Carter-Smith Post 5867 is named for and dedicated to Howard F. Carter and Rowland H. Smith, from Lakeside, California.
Both men were killed in action during the attack on Pearl Harbor, December 7, 1941.


Howard Fredric Carter was born in Medford, Oregon on Jul 13, 1917 to Mabel Rose Carter, also known as May Belle Rose Carter (McKay), who owned a beauty shop in Lakeside, and Harold Carter.  Harold passed on February 23, 1960 in Torrance, California; Mabel survived him and passed on November 7, 2001 at the age of 103 in Forth Worth Texas. She was the oldest living Gold Star mother when she passed.  She was also also our first Ladies Auxiliary President.

Howard was 126th in his graduating class of 1936 at Grossmont High School.  The Principal said he was a fine young man, as did many community members.  He was a member of the track team, was a member of the biology and chemistry clubs, and participated in the Christmas Pageant and Spring Concert.   His goal, as he stated in the yearbook, was to be a bread and butter man.  He and Rowland Smith were on the track team at the same time in 1936.  Howard stood five foot, six inches tall, with light brown hair and blue eyes.

Unmarried, Howard enlisted in the Navy on December 11, 1936 for a term of four years;  his base pay was $21 a month.  He attended boot camp at Naval Training Center San Diego, then reported aboard the USS Dobbin AD-3 on March 26, 1937.  He was advanced to Coxswain, Third Class, in February of 1941, and reenlisted for two years on October 31, 1940. He was awarded a good conduct medal.

Sadly, Howard was on Gun #4 during the attack on Pearl Harbor, when he was struck by bomb fragments that resulted in extensive wounds to his lungs, thorax and heart.  He gave his life at only 24 years old.

Later, his remains were returned to San Diego and laid to rest at Greenwood Memorial Park.  In 2017 the Post Commander Paula Jansen and Auxiliary President LeAnna Brown placed a VFW marker at his grave site.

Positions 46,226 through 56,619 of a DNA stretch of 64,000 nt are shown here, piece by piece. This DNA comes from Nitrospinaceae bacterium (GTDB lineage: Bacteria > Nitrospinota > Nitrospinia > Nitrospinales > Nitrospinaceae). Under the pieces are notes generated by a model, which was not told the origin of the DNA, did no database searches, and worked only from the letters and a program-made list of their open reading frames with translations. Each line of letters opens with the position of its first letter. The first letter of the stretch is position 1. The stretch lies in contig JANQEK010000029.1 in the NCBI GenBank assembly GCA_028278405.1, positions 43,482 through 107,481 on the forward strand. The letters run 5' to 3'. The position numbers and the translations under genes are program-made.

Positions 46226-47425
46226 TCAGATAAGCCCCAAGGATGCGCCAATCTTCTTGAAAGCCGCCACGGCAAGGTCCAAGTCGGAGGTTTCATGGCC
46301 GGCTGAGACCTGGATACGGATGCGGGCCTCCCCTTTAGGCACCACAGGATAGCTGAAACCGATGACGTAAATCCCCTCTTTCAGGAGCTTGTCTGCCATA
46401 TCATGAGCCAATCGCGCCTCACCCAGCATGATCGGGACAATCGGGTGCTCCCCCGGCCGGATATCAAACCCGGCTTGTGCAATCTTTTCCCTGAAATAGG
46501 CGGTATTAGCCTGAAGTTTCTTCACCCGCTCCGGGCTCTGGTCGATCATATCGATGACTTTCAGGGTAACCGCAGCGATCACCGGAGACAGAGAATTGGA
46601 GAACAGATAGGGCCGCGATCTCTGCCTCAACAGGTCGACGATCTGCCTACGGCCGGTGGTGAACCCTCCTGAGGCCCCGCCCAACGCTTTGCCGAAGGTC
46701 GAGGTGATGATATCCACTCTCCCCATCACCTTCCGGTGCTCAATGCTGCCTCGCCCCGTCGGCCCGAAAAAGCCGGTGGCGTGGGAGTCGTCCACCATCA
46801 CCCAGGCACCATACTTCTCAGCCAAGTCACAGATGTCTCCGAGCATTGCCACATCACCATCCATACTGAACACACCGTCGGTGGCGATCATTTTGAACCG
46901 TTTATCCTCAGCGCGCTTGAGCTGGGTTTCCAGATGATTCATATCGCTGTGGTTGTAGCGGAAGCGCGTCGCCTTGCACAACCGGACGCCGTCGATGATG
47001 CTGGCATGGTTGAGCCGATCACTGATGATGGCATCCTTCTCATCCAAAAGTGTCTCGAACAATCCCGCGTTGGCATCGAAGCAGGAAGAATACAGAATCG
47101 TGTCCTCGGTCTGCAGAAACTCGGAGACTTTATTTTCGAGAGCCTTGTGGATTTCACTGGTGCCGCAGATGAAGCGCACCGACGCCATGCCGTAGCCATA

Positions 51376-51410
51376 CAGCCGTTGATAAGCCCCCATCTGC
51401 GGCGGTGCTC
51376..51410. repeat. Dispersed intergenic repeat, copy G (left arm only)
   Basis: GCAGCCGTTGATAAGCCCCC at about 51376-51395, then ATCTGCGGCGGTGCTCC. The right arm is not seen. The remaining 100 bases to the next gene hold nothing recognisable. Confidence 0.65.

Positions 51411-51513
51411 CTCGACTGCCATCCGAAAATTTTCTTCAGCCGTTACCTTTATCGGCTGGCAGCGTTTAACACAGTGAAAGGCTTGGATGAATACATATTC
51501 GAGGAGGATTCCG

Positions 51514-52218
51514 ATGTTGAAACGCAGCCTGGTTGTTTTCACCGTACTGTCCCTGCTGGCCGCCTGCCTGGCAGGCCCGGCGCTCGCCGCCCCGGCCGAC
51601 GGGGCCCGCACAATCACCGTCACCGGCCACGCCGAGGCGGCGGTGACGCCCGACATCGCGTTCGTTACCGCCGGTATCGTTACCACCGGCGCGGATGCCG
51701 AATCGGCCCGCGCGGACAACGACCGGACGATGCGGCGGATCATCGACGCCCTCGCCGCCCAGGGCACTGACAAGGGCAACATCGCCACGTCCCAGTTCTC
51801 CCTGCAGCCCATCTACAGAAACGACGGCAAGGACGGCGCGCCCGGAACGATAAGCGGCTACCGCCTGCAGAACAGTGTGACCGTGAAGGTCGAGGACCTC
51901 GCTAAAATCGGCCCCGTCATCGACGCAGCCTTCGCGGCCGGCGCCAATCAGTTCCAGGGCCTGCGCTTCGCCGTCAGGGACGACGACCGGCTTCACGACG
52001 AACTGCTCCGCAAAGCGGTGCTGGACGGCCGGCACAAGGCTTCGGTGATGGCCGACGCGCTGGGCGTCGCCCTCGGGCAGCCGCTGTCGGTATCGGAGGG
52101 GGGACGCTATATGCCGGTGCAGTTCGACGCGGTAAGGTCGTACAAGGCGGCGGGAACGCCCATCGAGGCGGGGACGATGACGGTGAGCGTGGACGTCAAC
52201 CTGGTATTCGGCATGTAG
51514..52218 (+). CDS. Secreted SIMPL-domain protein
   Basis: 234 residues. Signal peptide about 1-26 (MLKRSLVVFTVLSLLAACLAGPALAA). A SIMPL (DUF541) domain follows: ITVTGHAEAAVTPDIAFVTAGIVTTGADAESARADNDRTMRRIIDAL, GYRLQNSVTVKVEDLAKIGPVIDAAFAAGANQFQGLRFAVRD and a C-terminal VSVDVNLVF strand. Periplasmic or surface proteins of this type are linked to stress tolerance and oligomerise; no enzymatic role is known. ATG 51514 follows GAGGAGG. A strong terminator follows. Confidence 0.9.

Rowland Hampton Smith was born in San Diego on Jun 17, 1921 to Susan S. Smith, and Harry Smith, a carpenter.  They lived on Lot 109 in Riverview Farms.  They adopted Rowland, their only child, this was actually his second adoption.  Susan passed Jan 24, 1938, and Harry followed her on December 7, 1948.

Rowland graduated from Grossmont High School with the class of 1939. He was a member of the track team and the school band, but does not appear in the yearbook. Members of the Lakeside community said they remember hearing him playing taps.
On October 6, 1939, Rowland  enlisted in the Navy for a term of  6 years; like Howard Carter, his base pay was $21 a month.  Standing five foot, seven inches tall, with red hair and blue eyes, Rowland was unmarried when he attended boot camp at Naval Training Center, San Diego.  He then reported aboard USS Yorktown in April of 1940.
Rowland later took orders to the USS Indianapolis in June of 1940, USS Arctic in September 1940, USS Rigel in March of 1941, and USS Oklahoma (Okie as she was known) in September of 1941.  He was qualified as a piano player for the orchestra, and also played the bugle.   He advanced to Musician, First Class on November 1, 1941.

After the attack on Pearl Harbor, his remains were declared non-recoverable. 429 Sailors and Marines were lost and initially 390 were unidentified, currently 33 are unidentified.  His remains were never identified but are listed as some of the 33 Veterans from the USS Oklahoma that are buried in mass grave at the National Memorial Cemetery of the Pacific location (Q1). The ship was not in its normal mooring spot as they were preparing for inspection, just 33 men were rescued.  Rowland was just 20 years old.

The USS Oklahoma Memorial was dedicated Dec 7, 2007 on Ford Island in Pearl Harbor. Both Howard and Rowland were posthumously awarded the American Defense Service Medal, WW II Victory Medal, Asiatic Pacific Campaign Medal, Combat Action ribbon and the Purple Heart.